Tanzania, Zanzibar and Pemba

Fitzpatrick, Mary

1999

Book ID 323

See also

Fitzpatrick, Mary Tanzania, Zanzibar and Pemba, 1999
Page Number: 34,35

Sculpture & Woodcarving

Among the major representatives of Tanzanian figurative art are the Makonde, who are renowned throughout East Africa for their original and often highly fanciful carvings. Authentic Makonde carvings are made from ebony wood. Some of the simpler ones relate to the cult of womanhood and are carried by the male carver as a good luck talisman. More common are those with ujamaa motifs, and those known as shetani, which embody images from the spirit world.

Ujamaa carvings are frequently designed as a totem pole or 'tree of life' containing from several to many interlaced human and animal figures, each of which is connected with and giving support to all of the others. These carvings often reach several metres in height, and are almost always made from a single piece of wood. Among the most impressive are those designed around a hollow central column. One of the most well known of the original ujamaa-style carvers is Roberto Jacobo. Jacobo traditionally carved only one sculpture each year as inspiration for his students, who would then produce modified versions for commercial sale.

The shetani style, which has become popular in recent years, was first developed by an artist known as Samaki. Carvings with shetani motifs are very abstract, often grotesque, and are designed to challenge the viewer to new interpretations while giving the carver's imagination free reign. In contrast to the ujamaa and shetani motifs, which are relatively recent, earlier Makonde carvings generally depicted more traditional themes, often relating to various deities or rituals. Even today, the Makonde produce carvings of ordinary household objects such as bowls and walking sticks, although these are seldom seen for sale.

While it can be argued that the extensive commercialisation of Makonde carvings has had a negative impact on artistic and imaginative quality, it has not totally destroyed originality. On the positive side, it has had the effect of securing many carvers a livelihood which they would not have been able to achieve otherwise.

The major centres of Makonde carving in Tanzania are in the south-east on the Makonde plateau, and in Dar es Salaam. Dar es Salaam became a haven for Makonde carvers during the large-scale migrations from Mozambique in the 1950s and 1960s. Many Makonde migrants made their way from Mozambique into southern Tanzania, and from there to the capital, attracted by better employment opportunities and by favourable marketing prospects for their carving.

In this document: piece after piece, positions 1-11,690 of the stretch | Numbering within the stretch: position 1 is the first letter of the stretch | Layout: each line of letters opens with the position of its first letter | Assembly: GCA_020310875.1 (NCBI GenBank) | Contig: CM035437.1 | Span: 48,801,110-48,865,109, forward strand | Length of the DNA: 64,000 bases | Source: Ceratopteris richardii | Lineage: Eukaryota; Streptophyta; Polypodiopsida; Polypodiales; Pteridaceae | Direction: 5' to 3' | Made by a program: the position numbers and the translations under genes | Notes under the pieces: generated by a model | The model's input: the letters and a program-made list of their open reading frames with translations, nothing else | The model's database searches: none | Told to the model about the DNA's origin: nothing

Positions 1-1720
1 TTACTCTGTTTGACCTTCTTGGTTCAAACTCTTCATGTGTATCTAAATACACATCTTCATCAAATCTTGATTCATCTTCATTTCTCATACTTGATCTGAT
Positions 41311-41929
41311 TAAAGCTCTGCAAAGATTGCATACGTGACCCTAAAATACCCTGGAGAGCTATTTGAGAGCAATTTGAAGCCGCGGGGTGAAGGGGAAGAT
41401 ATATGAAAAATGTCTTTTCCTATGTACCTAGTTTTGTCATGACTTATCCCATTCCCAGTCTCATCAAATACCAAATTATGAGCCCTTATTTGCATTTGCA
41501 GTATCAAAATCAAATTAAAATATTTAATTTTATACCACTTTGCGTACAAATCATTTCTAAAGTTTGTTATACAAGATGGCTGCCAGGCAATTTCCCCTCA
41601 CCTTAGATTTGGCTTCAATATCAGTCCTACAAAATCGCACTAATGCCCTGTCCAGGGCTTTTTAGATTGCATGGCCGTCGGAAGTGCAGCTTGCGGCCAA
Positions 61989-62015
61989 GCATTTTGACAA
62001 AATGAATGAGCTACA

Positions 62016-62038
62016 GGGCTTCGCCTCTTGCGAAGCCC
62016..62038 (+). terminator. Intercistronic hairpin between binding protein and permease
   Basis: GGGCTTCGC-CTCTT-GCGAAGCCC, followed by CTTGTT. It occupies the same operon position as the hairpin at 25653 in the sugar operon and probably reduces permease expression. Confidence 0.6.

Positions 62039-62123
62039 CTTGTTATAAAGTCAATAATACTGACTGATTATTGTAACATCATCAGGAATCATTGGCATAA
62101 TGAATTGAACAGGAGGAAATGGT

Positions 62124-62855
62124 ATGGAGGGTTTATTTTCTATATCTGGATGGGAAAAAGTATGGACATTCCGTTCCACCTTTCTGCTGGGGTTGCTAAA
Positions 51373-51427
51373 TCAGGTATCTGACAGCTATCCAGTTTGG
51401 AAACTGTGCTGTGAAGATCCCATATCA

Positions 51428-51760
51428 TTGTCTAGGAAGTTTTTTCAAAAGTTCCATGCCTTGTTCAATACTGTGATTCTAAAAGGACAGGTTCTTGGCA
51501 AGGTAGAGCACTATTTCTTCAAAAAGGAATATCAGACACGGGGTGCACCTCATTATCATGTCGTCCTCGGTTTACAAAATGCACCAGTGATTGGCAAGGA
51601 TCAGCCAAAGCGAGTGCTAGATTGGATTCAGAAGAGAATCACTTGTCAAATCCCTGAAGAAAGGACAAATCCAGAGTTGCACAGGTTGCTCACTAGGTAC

Extract ID: 1401

See also

Fitzpatrick, Mary Tanzania, Zanzibar and Pemba, 1999
Page Number: 35

Tingatinga

Tanzania's most well-known style of painting was begun in the 1960s by Edward Saidi Tingatinga, after whom it is named. Tingatinga was born in 1932 in southern Tanzania's remote Tunduru district, and had only four years of primary school, in the 1950s, he headed north to Tanga, where he worked on a sisal plantation, and then later to Dar es Salaam, where he worked as domestic help fora British civil servant. During his time in Dar es Salaam, Tingatinga began to seek creative outlets and additional income, first as a member of a musical group, and later as a self-taught artist, painting fanciful and colourful animals on small shingles.

Tingatinga's wife sold his paintings near Morogoro Stores in Dar es Salaam, and his work soon became popular with European tourists. As his success grew, Tingatinga began to attract a small circle of students, with first his relatives and then others learning to imitate his style.

Then, one night in 1972, Tingatinga was mistaken for an escaping thief and fatally shot by the police. Following his death, Tingatinga's students organised themselves into the Tingatinga Partnership, which in 1990 was renamed the Tingatinga Arts Cooperative Society. This cooperative, which numbers about 50 members (including two women), is still based near Morogoro Stores in Dar es Salaam, where Tingatinga's works were originally sold. It has received significant support in recent years, including a new building, from Helvetas (the Swiss Association for International Cooperation).

Traditional Tingatinga paintings are composed in a square format, and generally feature colourful animal motifs against a monochrome background. One of the most distinctive characteristics of the style is its use of undiluted and often unmixed enamel and high-gloss paints which give Tingatinga paintings their characteristic glossy appearance.

Extract ID: 1400
www.nTZ.info